​We are bound by the international conventions on the prevention of pollution at sea.  This means we have systems in place to avoid the discharge of spilt or waste oils into the sea.  We can treat effluent onboard to higher than EA statdards before discharging into canals and harbours.


We strive to purchase from suppliers who limit or recycle their packaging and who use recycled and recyclable packaging materials.  Where this is impractical, we seek to ensure that our waste is recycled either by separating it at source or ensuring there is post-collection sorting.  We are particularly conscious of the problems of oceanic plastic pollution and do not dispose of any non-biodegradable waste overboard and endeavour to avoid single-use plastics wherever practical.  

Energy conservation

Snark is well insulated to ensure we can maintain comfort below without excessive energy use.  However, we are limited in fuel choices and so use smokeless fuel and recovered wood fuel for heating in the winter.  Hot water is generated from the stove's back boiler or from the combined heat and power unit which runs on diesel.  Our next step is to improve our shore-based power supply to allow us to source from renewable suppliers and to operate water source heat pumps for heating.

The boat has a heat reclaim system on its permanent ventilation system to limit heat waste while controlling humidity and so limiting condensation.

We continue to monitor the development of PV power sources for viability and suitability for use onboard. 

Water conservation

Ironically the management of water use is particularly important aboard a ship.  We recycle water for use in the toilets (it might sometimes be a bit grey, literally). We also collect rainwater for the same purpose.  We urge our guests to use as little water as practical both to extend our off-grid time and limit processed water use generally.


Our engines and generator are diesel powered and can be heard outside the vessel.  We try to limit their use to waking hours and control the revs to avoid unnecessary noise pollution.  We do not have installed loudspeakers and discourage the playing of recorded or amplified music above or below deck.


Many of the locations we sail and moor in are special because of their remoteness and isolation.  The resulting dark skies make star gazing particularly good.  We do not use floodlighting and other intrusive above deck lighting.  We do have deck lights so people can move around the decks and board and disembark safely in the dark. 

Carbon footprint

Snark is a sailing vessel with auxiliary engines.  We use these as little as possible preferring to use the free and environmentally friendly wind.  However, for safety and passenger convenience it is necessary to use the engines in port and when there is no wind!  The engines and propellers are high-efficiency modern units which comply with current EU emissions and efficiency regulations. 

We try to maintain an environmentally driven dietary plan and generally only prepare vegetarian and pescatarian food on our summer sailings.   We use locally sourced, seasonal, organic produce as much as practical as well as locally caught fresh fish.  

​We encourage our guests to travel to and from Snark by public transport if possible and to contact us for suggestions on the best and most interesting options. We can also facilitate car shares where that is appropriate. We do not believe carbon offset is a long-term solution for climate change mitigation and so do not offer an offset scheme with our bookings.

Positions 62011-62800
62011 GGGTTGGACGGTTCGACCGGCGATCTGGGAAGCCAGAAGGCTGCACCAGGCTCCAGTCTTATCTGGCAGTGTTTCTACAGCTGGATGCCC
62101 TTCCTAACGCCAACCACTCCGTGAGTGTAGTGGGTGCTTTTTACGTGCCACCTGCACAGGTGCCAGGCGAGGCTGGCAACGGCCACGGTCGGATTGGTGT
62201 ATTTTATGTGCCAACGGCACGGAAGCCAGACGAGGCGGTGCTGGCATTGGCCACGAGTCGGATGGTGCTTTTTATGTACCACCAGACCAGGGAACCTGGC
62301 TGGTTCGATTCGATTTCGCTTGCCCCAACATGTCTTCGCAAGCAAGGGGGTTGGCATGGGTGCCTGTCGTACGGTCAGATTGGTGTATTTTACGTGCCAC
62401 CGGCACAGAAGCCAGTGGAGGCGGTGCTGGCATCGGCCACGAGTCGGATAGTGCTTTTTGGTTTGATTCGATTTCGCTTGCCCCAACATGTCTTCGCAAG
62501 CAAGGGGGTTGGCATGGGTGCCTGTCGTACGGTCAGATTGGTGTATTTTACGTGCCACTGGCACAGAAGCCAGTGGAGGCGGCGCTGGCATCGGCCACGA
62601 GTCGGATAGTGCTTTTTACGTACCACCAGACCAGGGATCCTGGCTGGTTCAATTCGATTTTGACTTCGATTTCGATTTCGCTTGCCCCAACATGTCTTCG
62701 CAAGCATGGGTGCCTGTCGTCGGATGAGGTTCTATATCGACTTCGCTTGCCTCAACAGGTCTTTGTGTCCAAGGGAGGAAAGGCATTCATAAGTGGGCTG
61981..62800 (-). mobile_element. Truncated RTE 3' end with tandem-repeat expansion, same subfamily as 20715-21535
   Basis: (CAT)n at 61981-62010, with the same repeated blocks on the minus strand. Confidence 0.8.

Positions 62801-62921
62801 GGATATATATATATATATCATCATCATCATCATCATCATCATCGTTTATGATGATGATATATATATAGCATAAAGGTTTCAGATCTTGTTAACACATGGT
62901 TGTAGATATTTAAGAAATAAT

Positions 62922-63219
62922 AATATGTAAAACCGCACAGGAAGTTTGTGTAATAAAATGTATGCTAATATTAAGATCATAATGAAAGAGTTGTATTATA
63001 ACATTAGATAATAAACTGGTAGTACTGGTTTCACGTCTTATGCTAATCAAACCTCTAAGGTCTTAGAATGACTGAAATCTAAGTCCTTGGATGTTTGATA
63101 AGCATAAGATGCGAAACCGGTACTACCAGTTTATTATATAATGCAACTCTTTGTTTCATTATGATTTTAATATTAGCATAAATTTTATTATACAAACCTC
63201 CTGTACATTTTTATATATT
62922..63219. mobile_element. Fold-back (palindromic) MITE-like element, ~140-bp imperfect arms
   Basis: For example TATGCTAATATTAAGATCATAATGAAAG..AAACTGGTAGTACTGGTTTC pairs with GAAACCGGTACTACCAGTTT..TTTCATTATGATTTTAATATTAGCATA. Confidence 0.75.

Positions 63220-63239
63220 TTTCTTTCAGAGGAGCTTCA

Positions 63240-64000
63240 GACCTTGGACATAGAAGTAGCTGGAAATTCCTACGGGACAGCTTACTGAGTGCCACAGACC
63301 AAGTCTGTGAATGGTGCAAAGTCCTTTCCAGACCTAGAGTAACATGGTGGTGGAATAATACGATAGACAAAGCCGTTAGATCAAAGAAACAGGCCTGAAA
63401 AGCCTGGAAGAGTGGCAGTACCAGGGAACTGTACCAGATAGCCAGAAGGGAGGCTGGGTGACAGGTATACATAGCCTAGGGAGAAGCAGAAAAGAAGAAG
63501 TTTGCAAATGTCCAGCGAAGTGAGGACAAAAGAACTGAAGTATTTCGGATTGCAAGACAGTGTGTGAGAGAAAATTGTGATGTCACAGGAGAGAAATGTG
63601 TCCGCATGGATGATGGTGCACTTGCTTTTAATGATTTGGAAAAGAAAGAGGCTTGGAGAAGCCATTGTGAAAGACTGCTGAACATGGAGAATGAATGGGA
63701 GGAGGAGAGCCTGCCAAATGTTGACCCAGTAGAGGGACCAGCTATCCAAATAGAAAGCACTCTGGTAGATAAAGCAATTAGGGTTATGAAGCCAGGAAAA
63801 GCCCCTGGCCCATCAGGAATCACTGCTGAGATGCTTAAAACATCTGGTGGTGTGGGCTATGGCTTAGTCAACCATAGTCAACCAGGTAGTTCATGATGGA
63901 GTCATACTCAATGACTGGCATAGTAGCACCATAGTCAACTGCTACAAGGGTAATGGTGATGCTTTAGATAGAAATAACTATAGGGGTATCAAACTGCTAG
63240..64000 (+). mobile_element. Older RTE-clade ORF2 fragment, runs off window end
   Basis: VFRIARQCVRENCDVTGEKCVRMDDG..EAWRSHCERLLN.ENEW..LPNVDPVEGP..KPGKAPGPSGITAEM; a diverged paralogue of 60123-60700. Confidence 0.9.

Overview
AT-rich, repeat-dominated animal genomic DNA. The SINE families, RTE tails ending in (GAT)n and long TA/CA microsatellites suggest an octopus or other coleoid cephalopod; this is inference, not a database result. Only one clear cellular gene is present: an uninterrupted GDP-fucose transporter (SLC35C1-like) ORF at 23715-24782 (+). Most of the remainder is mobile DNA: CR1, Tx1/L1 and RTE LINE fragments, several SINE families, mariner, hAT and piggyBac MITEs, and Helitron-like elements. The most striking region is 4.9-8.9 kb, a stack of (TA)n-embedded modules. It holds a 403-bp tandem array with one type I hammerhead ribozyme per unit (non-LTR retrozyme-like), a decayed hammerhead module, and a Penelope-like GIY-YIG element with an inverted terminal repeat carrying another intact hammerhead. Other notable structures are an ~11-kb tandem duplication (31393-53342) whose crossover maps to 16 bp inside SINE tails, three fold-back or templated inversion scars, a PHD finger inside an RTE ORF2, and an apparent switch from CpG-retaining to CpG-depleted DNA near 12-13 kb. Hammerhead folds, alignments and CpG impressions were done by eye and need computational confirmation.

​​The natural world

Although significantly degraded by human activity the waters around the UK are home to an astonishing diversity of wildlife. The marine eco system is fragile and it is easy for us to damage it.  We enjoy the wild life we encounter on our travels, but we do not set out to pursue it. We engage and inform our customers of its significance and how they can protect and help restore it. 

In particular we follow the Green Blue guidelines of the RYA and local guidelines published by local harbour authorities and action groups.

Cultural responsibility


It is common for heritage to be celebrated for its positive manifestations; the grandeur of a stately home, the beauty of a traditional sailing ship, the romance of a ruined castle. More difficult to process is the negative side of the asset; the source of the funding from slavery or child labour, the miserable working conditions and poor health and safety of the sailors, the oppression of native populations and the horrors of war that are inherent in military installation.

By building and operating a replica historical vessel, we are already directly contributing to the maritime heritage of the country.  Our presence in harbours and along the coast inevitably attracts attention and discourse and provides a positive contribution to the local tourist offer. We inform our passengers and those we casually meet in the harbour about the significance of the vessel and how it fits into the history of maritime transport.  But also how the life as a bargee impacted on the crew and their families.

Our cruises are generally an end in themselves rather than a means of travelling to visit various pre-determined destinations.  However, we do try to plan our itinerary to take in as many places and events of interest as possible.

We encourage our passengers to engage with the local cultures in the communities we visit. This might be musical or ceremonial, an art installation or gallery, a culinary speciality or traditional craft. In some cases, it could be a specific event such as supporting or participating in a historic Barge Match on the Thames or a Parade of Sail in Falmouth.

Actions for 2024

Policies are of little use if they sit on the shelf.  They need to be integrated into the daily activity of our business and their effectiveness needs to be evaluated against appropriate benchmarks. These need to be progressive allowing continuous evolution and development. All of which needs to be achievable and viable.

in the past year we have fulfilled two of our commitments; the installation of sewage treatment plant and a heat pump system. In this second iteration of the RTP we have identified further areas for development.  We are mindful that our first responsibility is to maintain our financial viability in the face of the prevailing economic challenges.  As the business develops, we will implement a more structured development strategy.

  • Continue our on line advocacy of sustainable issues

  • Move banking to an ethical provider.

  • Review and develop solar/wind onboard generation.

  • continue our support for Business Declares